Oldham v. Schweiker, 660 F.2d 1078, 1084 (5th Cir. 1981);4 see
also 20 C.F.R. § 404.1527 (2012).
In bringing this claim, Peoples points out that the ALJ
adopted Goff’s diagnosis of cognitive loss as a severe
impairment even though no other medical source offers the same
Plaintiff goes on to argue, apparently, that because
the diagnosis was adopted, the ALJ had accepted Goff as a
specialist and could not then reject his opinions (Doc. 14, p.
4The Eleventh Circuit, in the en banc decision Bonner v.
City of Prichard, 661 F.2d 1206, 1209 (11th Cir. 1981), adopted
as precedent decisions of the former Fifth Circuit rendered prior
to October 1, 1981.
The Court finds no merit in this argument, noting that the
ALJ can reject any opinion not supported by the evidence.
Peoples also takes umbrage in the ALJ’s rejection of the
Goff’s opinion as having been bought by her attorney (Doc. 14,
The Court notes that the ALJ stated as follows:
It is emphasized that the claimant underwent
the examination that formed the basis of the
opinion in question not in an attempt to
seek treatment for symptoms, but rather,
through attorney referral and in connection
with an effort to generate evidence for
current appeal. Further, the doctor was
presumably paid for the report. Although
such evidence is certainly legitimate and
deserves due consideration, the context in
which it was produced cannot be entirely
The Court agrees that the ALJ’s remarks are
offensive as they impugn the integrity of the medical opinion
and the doctor giving it.
However, the Court will not reject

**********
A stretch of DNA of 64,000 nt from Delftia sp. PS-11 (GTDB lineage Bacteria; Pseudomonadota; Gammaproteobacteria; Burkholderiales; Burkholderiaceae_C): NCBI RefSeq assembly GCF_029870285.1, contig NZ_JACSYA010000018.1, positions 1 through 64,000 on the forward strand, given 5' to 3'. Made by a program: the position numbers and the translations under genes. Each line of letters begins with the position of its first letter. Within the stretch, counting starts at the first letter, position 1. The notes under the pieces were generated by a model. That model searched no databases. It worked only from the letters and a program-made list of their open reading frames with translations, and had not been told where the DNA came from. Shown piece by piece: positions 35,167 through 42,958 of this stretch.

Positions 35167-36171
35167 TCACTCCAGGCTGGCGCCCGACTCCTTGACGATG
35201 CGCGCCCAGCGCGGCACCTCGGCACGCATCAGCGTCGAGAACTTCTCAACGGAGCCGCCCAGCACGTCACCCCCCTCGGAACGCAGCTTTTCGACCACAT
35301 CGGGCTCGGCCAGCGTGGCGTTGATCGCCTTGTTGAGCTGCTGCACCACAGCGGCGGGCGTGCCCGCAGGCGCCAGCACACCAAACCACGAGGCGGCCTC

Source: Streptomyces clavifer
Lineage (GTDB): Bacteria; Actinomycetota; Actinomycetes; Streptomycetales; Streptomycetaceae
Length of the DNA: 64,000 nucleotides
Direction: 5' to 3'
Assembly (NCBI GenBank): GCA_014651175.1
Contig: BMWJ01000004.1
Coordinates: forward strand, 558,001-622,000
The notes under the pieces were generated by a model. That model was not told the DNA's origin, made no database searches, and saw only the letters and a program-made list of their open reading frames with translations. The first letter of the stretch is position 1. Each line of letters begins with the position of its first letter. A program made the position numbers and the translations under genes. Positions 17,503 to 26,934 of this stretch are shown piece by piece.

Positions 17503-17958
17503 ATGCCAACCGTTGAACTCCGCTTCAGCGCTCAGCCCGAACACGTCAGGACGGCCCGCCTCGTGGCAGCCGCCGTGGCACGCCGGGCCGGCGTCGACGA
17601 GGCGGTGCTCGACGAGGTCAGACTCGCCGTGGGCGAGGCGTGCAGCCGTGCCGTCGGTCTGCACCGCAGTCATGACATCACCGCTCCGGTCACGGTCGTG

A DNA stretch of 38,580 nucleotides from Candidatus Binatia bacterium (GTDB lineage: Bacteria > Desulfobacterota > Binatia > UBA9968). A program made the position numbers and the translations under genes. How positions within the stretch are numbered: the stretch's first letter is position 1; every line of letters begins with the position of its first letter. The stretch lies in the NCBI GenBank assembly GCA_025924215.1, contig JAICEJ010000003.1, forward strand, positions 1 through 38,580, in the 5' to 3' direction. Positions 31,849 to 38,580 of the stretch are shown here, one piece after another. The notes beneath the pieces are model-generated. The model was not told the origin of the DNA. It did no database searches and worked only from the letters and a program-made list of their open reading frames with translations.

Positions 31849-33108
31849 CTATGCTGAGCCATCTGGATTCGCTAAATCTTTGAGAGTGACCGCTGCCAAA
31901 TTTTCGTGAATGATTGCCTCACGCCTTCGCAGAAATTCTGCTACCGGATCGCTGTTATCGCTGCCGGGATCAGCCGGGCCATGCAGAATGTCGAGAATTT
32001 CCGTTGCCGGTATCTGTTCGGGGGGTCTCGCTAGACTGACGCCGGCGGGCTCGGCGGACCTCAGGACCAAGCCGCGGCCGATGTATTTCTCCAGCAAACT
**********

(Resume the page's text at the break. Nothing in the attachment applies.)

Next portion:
the ALJ’s conclusion on this basis as he gave one other reason
for rejecting Goff’s opinion.
The ALJ’s other proffered reason for rejecting the
Neuropsychologist’s opinion is “because it is not consistent
with the objective evidence of record and the residual
functional capacity of the claimant” (Tr. 20).
The Court notes,
however, that the ALJ did not state what the evidence was that
he was using as the basis for rejecting Goff’s conclusions.5
Court notes that there is no other evidence of record regarding
People’s mental impairments and that the only evidence given any
weight by the ALJ came from ME Anderson who testified that she
had a mental health disorder; the ME also acknowledged that a
person experiencing both high blood pressure and diabetes could
suffer cognitive loss (Tr. 41, 43).
In this record, Neuropsychologist Goff is the only expert n
who provided an evaluation of Peoples’ mental abilities and
limitations; that was done after an examination and
administering a battery of tests.
The ALJ points to no evidence
to dispute Goff’s conclusions, choosing only to find that that
the opinion was paid for and unsupported by unspecified,
objective evidence (Tr. 20).
Without more, the Court cannot say
that the ALJ’s conclusion is supported by substantial evidence.
The Court does not find that Plaintiff is disabled or is
even likely disabled.
The Court’s holding is limited to the
finding that the ALJ’s conclusion, that Dr. Goff’s opinion
should be rejected, is not supported by substantial evidence.
The Court finds it of no moment that the Government is more than
willing to offer evidence it considers contrary to Dr. Goff’s opinion
(see Doc. 15, pp. 8-10), noting that Plaintiff is equally willing to
point out why he got it right (see Doc. 14, p. 7). The Court’s duty
is not to determine whether persuasive arguments have been made as to
what the ALJ might have meant, but to determine whether the ALJ’s
conclusions are supported by substantial evidence.
Therefore, it is ORDERED that the action be REVERSED and
REMANDED to the Social Security Administration for further
administrative proceedings consistent with this opinion, to
include, at a minimum, a consultative psychological evaluation
as to Plaintiff’s mental abilities and limitations.
will be entered by separate Order.
DONE this 25th day of January, 2013.
s/BERT W. MILLING, JR.
UNITED STATES MAGISTRATE JUDGE